By Dr. Annie Brewster and Jonathan Adler
As a patient you’ve no doubt had moments when you feel like your doctor just doesn’t get you, or, that you don’t get your doctor.
If you’ve never felt rushed, ignored, overlooked or vulnerable during the course of your medical care, you’ve probably never been a patient in the U.S. health care system.
And if you’re a doctor, or another type of health care provider, you’ve probably felt hassled, frustrated, and powerless to help your patient, despite your best intentions.
In today’s medical system, the patient-doctor relationship is often challenged, in large part because there’s no room for us to actually engage with each other as people, to hear each other’s stories.
In medicine, there are unspoken but clear rules about what is appropriate behavior within the context of the patient-doctor relationship: doctors should never reveal intimate details about their own lives, and patients should never ask. Patients, meanwhile, should stick to the facts of whatever is ailing them, giving their provider the data for diagnosis and treatment planning, without superfluous anecdotal detail.
Professional boundaries are certainly important. There is validity to the argument that doctors need to keep distance in order to make clear medical decisions, striving to minimize the biasing impact of emotion. And perhaps it is also true that patients benefit from some distance, in thinking of their doctor as an authority figure rather than a friend. But this obsession with boundaries has conspired with the pressures of efficiency and economy that constrain the health care system to remove some very personal (and important) elements of the patient-provider relationship.
We are far from the small town medicine of the past, when patients and doctors knew the details of each other’s lives because their worlds intersected outside of the exam room.
Nowadays, in the 15-20 minute appointments that we are alloted, the patient-provider relationship can feel sterile and robotic. At its worst, it can feel antagonistic. Doctors are over-loaded and time constrained, with fear of litigation and the rules of HIPAA pressing in on them, and a payment model that rewards quantity over quality.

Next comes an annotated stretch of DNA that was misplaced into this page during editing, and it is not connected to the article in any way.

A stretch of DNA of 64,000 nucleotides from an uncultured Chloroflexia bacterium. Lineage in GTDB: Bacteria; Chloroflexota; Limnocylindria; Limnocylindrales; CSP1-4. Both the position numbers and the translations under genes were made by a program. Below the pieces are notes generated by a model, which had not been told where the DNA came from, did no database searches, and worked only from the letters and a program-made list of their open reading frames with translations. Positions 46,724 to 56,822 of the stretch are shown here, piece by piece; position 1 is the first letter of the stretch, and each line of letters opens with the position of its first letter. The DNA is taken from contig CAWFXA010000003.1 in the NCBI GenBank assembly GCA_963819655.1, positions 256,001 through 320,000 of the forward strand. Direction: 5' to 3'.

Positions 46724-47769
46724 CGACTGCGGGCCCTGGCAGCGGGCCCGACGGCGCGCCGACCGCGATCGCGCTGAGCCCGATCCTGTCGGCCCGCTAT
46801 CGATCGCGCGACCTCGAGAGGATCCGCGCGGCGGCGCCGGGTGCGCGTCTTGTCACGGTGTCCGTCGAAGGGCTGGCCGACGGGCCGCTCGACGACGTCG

Patients often feel hurried and neglected; overwhelmed by the task of presenting the frightening aspects of their health in the right way to get answers and treatment. Physician burnout is ubiquitous, as is patient dissatisfaction.
It is our belief that by highlighting the humanity of both individuals in the relationship, the patient-doctor bond can be strengthened, with increased satisfaction all around.
Taking it one step further, we believe that reviving the humanity in this relationship will ultimately lead to better health outcomes.
So, here at Health Story Collaborative we’ve designed a program in which a patient and a doctor come together to share and listen to one another’s personal narratives. This new patient-provider model is a variation of our already existing Healing Story Sessions program. In short, our goal is to create a space where both patient and provider can be human.
We recently launched this project in collaboration with the Cambridge Health Alliance, with a grant from the Arnold P. Gold Foundation. We met on a Tuesday evening recently with Tracey Pratt, a woman with diabetes and her health care provider of many years, Dr. David Baron. As they shared their stories, an audience, including other diabetes patients, Dr. Baron’s wife and other medical providers, listened on.
We worked with both speakers in advance to craft their narratives, encouraging personal refection as well as their thoughts about the their mutual relationship.
Tracey talked about her passion for teaching, her travel to the Great Wall of China, and about learning Merengue in Havana, Cuba. She also detailed some of the difficulties she had managing her diabetes.
David told stories about growing up in rural Ohio, picking corn in the fields as a teenager, about his time in the Peace Corps in the Dominican Republic, and his journey to becoming a doctor. Continue reading